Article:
The present paper introduces a method for automatically designing optimal binary filters by beginning with a prior filter and then altering this filter in the presence of sample pairs of ideal and degraded image realizations. The technique includes as a special case the method of differencing used for digital documents, and when an appropriate prior filter is used, can significantly improve the precision of filter estimation. Besides outlining design from prior filters and providing examples, the paper provides expressions for error of estimation.
A new concept of a mixed median filter that generalizes the traditional median filter is considered. These kinds of median filters unite the various filters using in signal and image processing, including the weighted median filters, order statistic filters, dilation and erosion of functions by the set. By means of the mixed median filters, the corresponding minimizing conditions for the order statistics are given. The threshold decomposition properties of the mixed median filter is considered to show that unlike stack filters the firsts are determined by different Boolean functions at the threshold levels. Representation of the mixed median filter and its basis statistical properties are studied.
Here we propose adaptive nonlinear filters based on calculation and analysis of two or three order statistics in a scanning window. They are designed for processing images corrupted by severe speckle noise with non-symmetrical. (Rayleigh or one-side exponential) distribution laws; impulsive noise can be also present. The proposed filtering algorithms provide trade-off between impulsive noise can be also present. The proposed filtering algorithms provide trade-off between efficient speckle noise suppression, robustness, good edge/detail preservation, low computational complexity, preservation of average level for homogeneous regions of images. Quantitative evaluations of the characteristics of the proposed filter are presented as well as the results of the application to real synthetic aperture radar and ultrasound medical images.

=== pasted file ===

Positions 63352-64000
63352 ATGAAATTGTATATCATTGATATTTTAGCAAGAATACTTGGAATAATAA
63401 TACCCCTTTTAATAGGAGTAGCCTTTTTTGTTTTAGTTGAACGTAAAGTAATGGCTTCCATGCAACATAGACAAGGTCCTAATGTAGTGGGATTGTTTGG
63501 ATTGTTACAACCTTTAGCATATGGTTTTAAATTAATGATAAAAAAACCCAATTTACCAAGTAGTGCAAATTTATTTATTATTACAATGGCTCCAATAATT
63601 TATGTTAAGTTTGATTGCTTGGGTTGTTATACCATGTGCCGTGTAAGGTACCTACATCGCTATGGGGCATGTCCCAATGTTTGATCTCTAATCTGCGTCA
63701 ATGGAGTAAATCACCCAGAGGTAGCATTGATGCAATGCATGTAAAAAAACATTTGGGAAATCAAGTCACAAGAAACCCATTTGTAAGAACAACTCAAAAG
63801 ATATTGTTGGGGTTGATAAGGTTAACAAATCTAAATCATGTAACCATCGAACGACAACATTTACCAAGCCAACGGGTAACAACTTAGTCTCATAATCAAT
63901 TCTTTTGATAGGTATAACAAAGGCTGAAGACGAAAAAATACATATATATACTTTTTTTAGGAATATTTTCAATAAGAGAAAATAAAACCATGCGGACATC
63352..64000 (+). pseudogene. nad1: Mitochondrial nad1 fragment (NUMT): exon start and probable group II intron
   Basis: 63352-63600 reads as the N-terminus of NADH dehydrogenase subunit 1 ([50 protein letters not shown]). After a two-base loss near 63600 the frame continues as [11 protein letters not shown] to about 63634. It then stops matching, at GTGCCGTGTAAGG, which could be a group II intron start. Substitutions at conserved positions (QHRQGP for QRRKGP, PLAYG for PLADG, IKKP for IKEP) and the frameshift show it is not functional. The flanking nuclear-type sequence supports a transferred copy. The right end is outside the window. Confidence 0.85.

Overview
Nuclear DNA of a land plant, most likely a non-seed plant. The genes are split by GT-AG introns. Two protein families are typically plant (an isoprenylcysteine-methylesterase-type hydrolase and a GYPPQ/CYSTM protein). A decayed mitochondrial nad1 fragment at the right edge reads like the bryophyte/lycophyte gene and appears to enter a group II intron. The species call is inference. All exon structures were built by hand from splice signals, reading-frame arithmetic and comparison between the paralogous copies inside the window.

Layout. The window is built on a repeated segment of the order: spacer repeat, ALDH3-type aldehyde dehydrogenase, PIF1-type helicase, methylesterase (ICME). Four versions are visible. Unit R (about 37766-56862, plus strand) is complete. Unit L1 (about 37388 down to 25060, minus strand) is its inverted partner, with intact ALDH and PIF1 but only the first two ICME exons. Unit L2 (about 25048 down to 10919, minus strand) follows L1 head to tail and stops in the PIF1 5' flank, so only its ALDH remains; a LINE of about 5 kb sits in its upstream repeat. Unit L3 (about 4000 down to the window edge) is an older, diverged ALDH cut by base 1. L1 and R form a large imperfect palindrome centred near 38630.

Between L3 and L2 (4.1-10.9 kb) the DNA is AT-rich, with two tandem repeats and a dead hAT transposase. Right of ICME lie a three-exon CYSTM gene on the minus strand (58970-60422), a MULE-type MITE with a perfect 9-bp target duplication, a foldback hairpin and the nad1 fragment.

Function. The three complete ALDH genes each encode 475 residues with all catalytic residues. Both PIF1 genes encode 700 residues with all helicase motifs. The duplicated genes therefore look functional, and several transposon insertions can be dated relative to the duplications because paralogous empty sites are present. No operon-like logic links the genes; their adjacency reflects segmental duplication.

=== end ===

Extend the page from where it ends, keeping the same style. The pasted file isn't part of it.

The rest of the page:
An FFT-ordered L-filter (FFT-LF) has been previously proposed as an alternative to the L-filter. FFT-LF filter is defined as a linear combination of 'FFT-ordered' inputs which can be considered as outputs of a bank of stack filters formed according to an FFT-like flowchart. It has been shown that FFT-LF's efficiently remove mixed noise. They possess good characteristics of performance and are simple in implementation. The idea of this paper is based on using FFT-LF in adaptive LMS filtering framework. This allows to incorporate advantages of both transform-domain adaptive LMS (TD-LMS) filters and adaptive L-filters into a unified design. We propose a new adaptive filter structure, called adaptive FFT-LF filter which consists of two stages: preprocessing and the LMS algorithm. Many different adaptive filters, in particular, TD-LMS, adaptive L-filters can be realized based on the proposed structure. The range of these filters is efficiently implemented on a unified device.
This paper illustrates the design of a nonlinear filter for edge-enhancing smoothing of multiplicative noise using a morphology-based filter structure. This filter is called the minimum coefficient of variation (MCV) filter. The coefficient of variation is the ratio of the standard deviation of a random process to its mean. For an image corrupted only by stationary multiplicative noise, the coefficient of variation is theoretically constant at every point. Estimates of the coefficient of variation indicate whether a region is approximately constant beneath the multiplicative noise or whether it contains significant image features. Regions containing edges or other image features yield higher estimates of the coefficient of variation than areas that are roughly constant. The MCV filter uses a morphological structure to direct low-pass filtering to act only over regions determined to be most nearly constant by measuring the coefficient of variation. Examples of the sue of the MCV filter are given on synthetic aperture radar (SAR) images of the earth. SAR images are corrupted by speckle, a predominantly multiplicative noise process. Therefore, the MCV filter is a good choice for reducing speckle without blurring edges. The MCV filter is useful for preprocessing in image analysis applications such as coastline detection in SAR images.